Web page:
Approximately halfway through the National Hockey League's regular season, the expected contenders in the Eastern Conference have begun to ensconce themselves in playoff position.
Montreal, Washington, Philadelphia, and the New York Rangers are all in sixth place or better in the East, to no one's surprise. All four of those squads played postseason hockey last spring, and most around the game thought their prospects were just as good—or better—for the 2009 playoffs.
But wait, where are the defending East champion Pittsburgh Penguins, who were threatening to move into the conference's top spot after finishing November with a 14-6-3 record?
Sidney Crosby, Evgeni Malkin, Marc-Andre Fleury, and company sit in ninth place (42 points) leading up to Monday's divisional dance with the Rangers in New York.
It is strangely coincidental that Pittsburgh takes the Madison Square Garden ice tonight to try to put an end to an extended stretch of poor play that arguably began during the team's previous visit to the World's Most Famous Arena.
The Penguins played their first game of December on the third day of the month and held a 2-0 lead halfway through the contest on Broadway. With Pittsburgh holding a 2-1 edge in the waning moments of the third period, Petr Prucha nailed the equalizer, helping transform the game into a 3-2 shootout win for the Rangers.
Including that squandered Dec. 3 standings point, Pittsburgh has posted a 5-10-1 record in the past month, collecting only 11 of a possible 32 points during that span. After racing out to the franchise's best start in more than a decade, the Penguins are now faced with the prospect of repeating the torrid second-half surge they've relied upon the last two seasons.
What appeared to be a short slide in the middle of December has turned into a legitimate season-threatening slump in recent weeks, tracing back to an embarrassing 7-3 home defeat at the hands of the Toronto Maple Leafs on Hockey Night in Canada on Dec. 20. Leading into that pivotal night, the Penguins were looking like a return to form was imminent, with franchise goaltender Fleury back in the crease after a prolonged groin injury; spurred on by a superior effort from its goalie, Pittsburgh had blitzed Atlanta 6-3 just two nights before.
The trouncing administered by the Leafs effectively revealed just about all that has plagued the Penguins of late: spotty goaltending (Fleury let in a pair of soft goals early), impotent special teams (Pittsburgh surrendered three PPGs and scored one meaningless late goal in five man-advantage chances) and a lack of production from 21-year-old captain Crosby (zero points and just one shot).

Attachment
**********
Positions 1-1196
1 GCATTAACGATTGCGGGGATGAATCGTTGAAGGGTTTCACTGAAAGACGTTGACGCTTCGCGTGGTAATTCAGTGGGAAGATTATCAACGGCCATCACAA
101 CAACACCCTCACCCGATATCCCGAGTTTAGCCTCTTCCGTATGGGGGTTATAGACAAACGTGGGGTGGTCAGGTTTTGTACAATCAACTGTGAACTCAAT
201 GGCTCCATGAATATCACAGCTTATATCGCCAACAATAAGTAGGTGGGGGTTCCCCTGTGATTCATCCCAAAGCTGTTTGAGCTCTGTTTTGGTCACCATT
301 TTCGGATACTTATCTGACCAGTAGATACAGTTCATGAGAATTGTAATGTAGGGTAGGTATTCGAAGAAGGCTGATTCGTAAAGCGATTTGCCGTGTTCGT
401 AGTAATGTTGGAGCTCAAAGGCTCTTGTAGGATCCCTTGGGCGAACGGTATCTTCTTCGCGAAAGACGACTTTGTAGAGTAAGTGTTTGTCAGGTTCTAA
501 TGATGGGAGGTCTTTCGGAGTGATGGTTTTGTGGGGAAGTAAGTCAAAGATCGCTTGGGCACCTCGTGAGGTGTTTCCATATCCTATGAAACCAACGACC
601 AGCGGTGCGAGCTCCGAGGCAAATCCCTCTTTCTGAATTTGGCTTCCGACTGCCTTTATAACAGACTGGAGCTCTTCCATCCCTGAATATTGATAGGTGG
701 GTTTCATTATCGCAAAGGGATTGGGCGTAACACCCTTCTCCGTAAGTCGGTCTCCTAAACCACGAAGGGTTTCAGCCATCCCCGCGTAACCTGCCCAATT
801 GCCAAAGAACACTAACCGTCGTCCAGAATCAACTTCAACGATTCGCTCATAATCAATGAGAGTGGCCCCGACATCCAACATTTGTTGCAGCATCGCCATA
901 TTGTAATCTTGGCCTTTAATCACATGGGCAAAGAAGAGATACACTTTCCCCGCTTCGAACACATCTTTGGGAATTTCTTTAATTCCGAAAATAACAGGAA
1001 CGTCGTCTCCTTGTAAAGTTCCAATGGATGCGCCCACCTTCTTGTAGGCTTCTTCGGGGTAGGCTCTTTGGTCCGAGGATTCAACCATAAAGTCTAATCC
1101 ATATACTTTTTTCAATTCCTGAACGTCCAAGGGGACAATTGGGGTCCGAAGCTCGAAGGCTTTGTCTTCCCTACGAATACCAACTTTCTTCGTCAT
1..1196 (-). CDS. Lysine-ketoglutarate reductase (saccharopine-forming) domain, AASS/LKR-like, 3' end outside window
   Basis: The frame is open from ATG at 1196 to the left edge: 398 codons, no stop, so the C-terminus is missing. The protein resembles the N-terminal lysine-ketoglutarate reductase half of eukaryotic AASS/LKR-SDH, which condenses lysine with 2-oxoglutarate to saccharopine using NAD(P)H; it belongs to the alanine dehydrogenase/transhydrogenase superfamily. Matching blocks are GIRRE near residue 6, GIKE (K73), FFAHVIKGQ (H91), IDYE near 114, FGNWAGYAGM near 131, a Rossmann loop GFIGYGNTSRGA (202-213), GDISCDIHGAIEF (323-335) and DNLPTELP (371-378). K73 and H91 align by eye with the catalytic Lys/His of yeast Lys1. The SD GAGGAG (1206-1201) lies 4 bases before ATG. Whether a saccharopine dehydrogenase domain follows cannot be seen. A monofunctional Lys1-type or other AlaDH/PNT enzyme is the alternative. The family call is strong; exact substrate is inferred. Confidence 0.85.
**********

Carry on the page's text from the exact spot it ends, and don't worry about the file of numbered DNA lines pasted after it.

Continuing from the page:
That putrid formula has repeated itself more often than not since then, producing three more sobering losses at Mellon Arena and more moral victories—close losses to Montreal and Boston—than actual ones.
What has made this standings freefall even more vexing is the team's inability to put forth a strong effort in more than one category. For example, Fleury played quite well during the week of Christmas, surrendering eight goals in four games, only to watch his powerful offense produce just seven as the team went 2-2.
It is difficult to be consistently successful in the NHL without either a dangerous power play or a stifling penalty kill, and a large part of performing well in specialty situations is winning faceoffs. The Penguins lost crack draw man Mike Zigomanis to an undisclosed upper-body injury during the Dec. 3 loss (coincidence?), leaving a below-average faceoff squad without its clutch puck-possession catalyst.
Less easily explainable is Crosby's scoring swoon. The club's superstar centerman has looked no better than average over the last 16 games, curiously occuring on the heels of his spectacular hat trick against the Devils on Nov. 29. Is he hiding an injury? The NHL's king of making no excuses will likely never say publicly if a physical ailment is holding him back.
On a positive note, Crosby still ranks third in the league in scoring with 50 points (15 goals plus 35 assists trails only teammate Malkin and Alex Ovechkin), despite coming up scoreless in five of the Penguins' last eight games, probably the worst stretch of his transcendent four-year career. Make no mistake, though, the Pens need No. 87 to be his usual 1.5-points-per-game self in order to truly be considered a Stanley Cup contender.
Somewhere along the way to the current group's best regular season yet, the Penguins have run into a significant barrier, raising real doubt about the team's credentials for the first time in more than a year. As it stands now, Pittsburgh is only a single point out of the East playoff field, but expectations and early-season success dictate that ninth place is a real disappointment.
Beginning this evening in the Big Apple, the Penguins have a chance to respond to their detractors and pull off a third consecutive second-half rally. What better place to start another surge than the site where the snowball first began to roll downhill?